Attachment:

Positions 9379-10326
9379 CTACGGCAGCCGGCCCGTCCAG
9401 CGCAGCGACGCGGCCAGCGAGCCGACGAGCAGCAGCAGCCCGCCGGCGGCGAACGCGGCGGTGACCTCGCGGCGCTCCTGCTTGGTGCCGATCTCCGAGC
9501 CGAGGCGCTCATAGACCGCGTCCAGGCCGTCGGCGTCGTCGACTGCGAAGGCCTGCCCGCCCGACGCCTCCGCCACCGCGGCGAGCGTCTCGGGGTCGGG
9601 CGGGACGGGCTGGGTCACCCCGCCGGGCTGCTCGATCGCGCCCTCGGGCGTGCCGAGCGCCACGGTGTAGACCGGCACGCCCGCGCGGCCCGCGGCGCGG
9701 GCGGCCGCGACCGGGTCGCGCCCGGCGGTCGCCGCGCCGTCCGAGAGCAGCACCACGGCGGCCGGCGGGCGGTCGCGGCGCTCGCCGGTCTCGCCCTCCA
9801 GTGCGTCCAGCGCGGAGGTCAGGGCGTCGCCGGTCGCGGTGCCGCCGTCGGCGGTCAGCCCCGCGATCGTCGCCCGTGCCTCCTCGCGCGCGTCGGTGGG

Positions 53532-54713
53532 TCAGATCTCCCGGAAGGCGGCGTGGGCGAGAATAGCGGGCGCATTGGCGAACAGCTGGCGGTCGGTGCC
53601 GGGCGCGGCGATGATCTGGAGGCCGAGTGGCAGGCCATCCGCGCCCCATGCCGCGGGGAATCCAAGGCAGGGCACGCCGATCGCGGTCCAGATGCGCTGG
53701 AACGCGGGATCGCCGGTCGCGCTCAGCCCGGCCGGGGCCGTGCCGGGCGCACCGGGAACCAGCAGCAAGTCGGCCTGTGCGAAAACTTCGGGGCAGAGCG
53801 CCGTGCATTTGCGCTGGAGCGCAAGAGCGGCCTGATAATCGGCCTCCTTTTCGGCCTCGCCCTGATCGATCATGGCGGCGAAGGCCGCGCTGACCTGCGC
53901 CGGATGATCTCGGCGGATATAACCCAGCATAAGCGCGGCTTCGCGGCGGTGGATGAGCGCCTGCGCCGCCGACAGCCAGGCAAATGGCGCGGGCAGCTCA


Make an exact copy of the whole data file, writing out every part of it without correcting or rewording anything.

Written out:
Positions 9379-10326
9379 CTACGGCAGCCGGCCCGTCCAG
9401 CGCAGCGACGCGGCCAGCGAGCCGACGAGCAGCAGCAGCCCGCCGGCGGCGAACGCGGCGGTGACCTCGCGGCGCTCCTGCTTGGTGCCGATCTCCGAGC
9501 CGAGGCGCTCATAGACCGCGTCCAGGCCGTCGGCGTCGTCGACTGCGAAGGCCTGCCCGCCCGACGCCTCCGCCACCGCGGCGAGCGTCTCGGGGTCGGG
9601 CGGGACGGGCTGGGTCACCCCGCCGGGCTGCTCGATCGCGCCCTCGGGCGTGCCGAGCGCCACGGTGTAGACCGGCACGCCCGCGCGGCCCGCGGCGCGG
9701 GCGGCCGCGACCGGGTCGCGCCCGGCGGTCGCCGCGCCGTCCGAGAGCAGCACCACGGCGGCCGGCGGGCGGTCGCGGCGCTCGCCGGTCTCGCCCTCCA
9801 GTGCGTCCAGCGCGGAGGTCAGGGCGTCGCCGGTCGCGGTGCCGCCGTCGGCGGTCAGCCCCGCGATCGTCGCCCGTGCCTCCTCGCGCGCGTCGGTGGG

Positions 53532-54713
53532 TCAGATCTCCCGGAAGGCGGCGTGGGCGAGAATAGCGGGCGCATTGGCGAACAGCTGGCGGTCGGTGCC
53601 GGGCGCGGCGATGATCTGGAGGCCGAGTGGCAGGCCATCCGCGCCCCATGCCGCGGGGAATCCAAGGCAGGGCACGCCGATCGCGGTCCAGATGCGCTGG
53701 AACGCGGGATCGCCGGTCGCGCTCAGCCCGGCCGGGGCCGTGCCGGGCGCACCGGGAACCAGCAGCAAGTCGGCCTGTGCGAAAACTTCGGGGCAGAGCG
53801 CCGTGCATTTGCGCTGGAGCGCAAGAGCGGCCTGATAATCGGCCTCCTTTTCGGCCTCGCCCTGATCGATCATGGCGGCGAAGGCCGCGCTGACCTGCGC
53901 CGGATGATCTCGGCGGATATAACCCAGCATAAGCGCGGCTTCGCGGCGGTGGATGAGCGCCTGCGCCGCCGACAGCCAGGCAAATGGCGCGGGCAGCTCA